Shortly after the Westminster Bridge terror attack in 2017, an image of a woman in Islamic dress, apparently walking past victims, was posted on social media with a caption designed to stoke Islamophobic sentiment. It was widely shared. Following the Salisbury poisonings of 2018, numerous claims were circulated online attributing blame to the UK security services. In the run-up to the 2018 US mid-term elections, inflammatory social media posts played on concern about an approaching ‘migrant caravan’, making numerous false claims designed to influence voter behaviour. All of these were examples of disinformation: ‘Fake News’ designed to provoke extremist sentiment, influence political processes, or seed distrust and confusion in society.
Politically-motivated disinformation on social media is seen as a significant problem. Its effects are pernicious and wide-ranging, to the extent that the House of Commons Digital, Culture, Media and Sport Committee’s inquiry into ‘Fake News’ concluded in 2018 that ‘our democracy is at risk’. To increase the effectiveness of anti-disinformation campaigns, we need to know more about how disinformation is spread online.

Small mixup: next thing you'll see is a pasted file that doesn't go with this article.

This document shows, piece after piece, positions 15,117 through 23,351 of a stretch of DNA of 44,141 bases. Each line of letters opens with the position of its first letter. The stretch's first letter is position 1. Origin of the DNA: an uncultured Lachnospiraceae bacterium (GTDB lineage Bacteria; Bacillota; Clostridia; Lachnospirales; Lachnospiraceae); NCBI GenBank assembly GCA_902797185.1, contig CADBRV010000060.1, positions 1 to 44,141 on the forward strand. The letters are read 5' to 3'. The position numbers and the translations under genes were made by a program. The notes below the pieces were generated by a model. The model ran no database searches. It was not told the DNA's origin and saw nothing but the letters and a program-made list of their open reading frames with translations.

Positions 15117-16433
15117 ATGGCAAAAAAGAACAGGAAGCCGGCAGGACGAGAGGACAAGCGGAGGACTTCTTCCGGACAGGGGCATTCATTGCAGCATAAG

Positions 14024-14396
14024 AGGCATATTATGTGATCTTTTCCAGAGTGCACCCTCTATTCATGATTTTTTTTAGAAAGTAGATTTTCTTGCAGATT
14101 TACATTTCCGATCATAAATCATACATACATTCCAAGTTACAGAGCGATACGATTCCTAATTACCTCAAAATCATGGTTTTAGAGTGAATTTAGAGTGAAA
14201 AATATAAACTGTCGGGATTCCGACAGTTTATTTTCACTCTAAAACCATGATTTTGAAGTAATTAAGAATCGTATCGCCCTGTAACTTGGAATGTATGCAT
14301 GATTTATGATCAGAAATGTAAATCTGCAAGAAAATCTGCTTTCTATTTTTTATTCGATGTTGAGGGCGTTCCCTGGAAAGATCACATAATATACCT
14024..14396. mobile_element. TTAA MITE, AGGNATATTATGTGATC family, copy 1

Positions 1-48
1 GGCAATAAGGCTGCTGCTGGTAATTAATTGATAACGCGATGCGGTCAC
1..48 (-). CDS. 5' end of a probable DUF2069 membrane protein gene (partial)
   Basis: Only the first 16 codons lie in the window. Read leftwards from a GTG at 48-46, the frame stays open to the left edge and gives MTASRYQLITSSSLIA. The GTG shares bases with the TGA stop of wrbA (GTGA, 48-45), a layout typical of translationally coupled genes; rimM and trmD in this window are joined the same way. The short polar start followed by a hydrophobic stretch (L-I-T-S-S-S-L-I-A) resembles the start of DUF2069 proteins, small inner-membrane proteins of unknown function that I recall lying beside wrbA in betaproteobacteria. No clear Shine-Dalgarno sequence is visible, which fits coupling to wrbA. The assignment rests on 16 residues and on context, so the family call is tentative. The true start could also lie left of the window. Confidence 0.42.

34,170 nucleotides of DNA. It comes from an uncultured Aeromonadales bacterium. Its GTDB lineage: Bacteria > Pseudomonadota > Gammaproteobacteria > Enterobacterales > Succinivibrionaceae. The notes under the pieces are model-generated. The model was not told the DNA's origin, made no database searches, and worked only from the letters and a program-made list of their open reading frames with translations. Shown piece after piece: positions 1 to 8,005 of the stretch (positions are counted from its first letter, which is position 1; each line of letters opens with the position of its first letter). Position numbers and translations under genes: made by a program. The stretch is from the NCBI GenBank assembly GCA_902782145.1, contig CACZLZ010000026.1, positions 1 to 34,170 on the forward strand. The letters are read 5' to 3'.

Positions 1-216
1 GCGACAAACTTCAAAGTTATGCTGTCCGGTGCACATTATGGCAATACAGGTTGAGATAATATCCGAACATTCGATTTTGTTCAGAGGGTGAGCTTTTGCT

Individual social media users are key to the spread of disinformation online. By interacting with disinformation, they share it with their own social networks. This can greatly increase its reach and potential impact on society. Why do people do this? Are they fooled by the disinformation, and spread it because they believe it is true? Do they know the information is fake but spread it anyway? How does the way disinformation is presented influence our likelihood of sharing it? Are some people more likely to share disinformation than others?
This project will address those questions, in a series of experiments testing whether characteristics of a disinformation message (such as whether it appears to come from an authoritative source) and of the individual (such as whether they have a high or low level of digital media literacy) influence the likelihood of that person sharing the message online. It will also test whether the same mechanisms occur across different social media platforms.
Understanding human factors influencing the spread of disinformation will be of value in trying to counteract it. For example, if digital media literacy is found to be important, this would support the idea of public education campaigns about online disinformation being of value. If not, then other approaches could be more effective. The findings of this project will inform what those approaches might be.
University of Westminster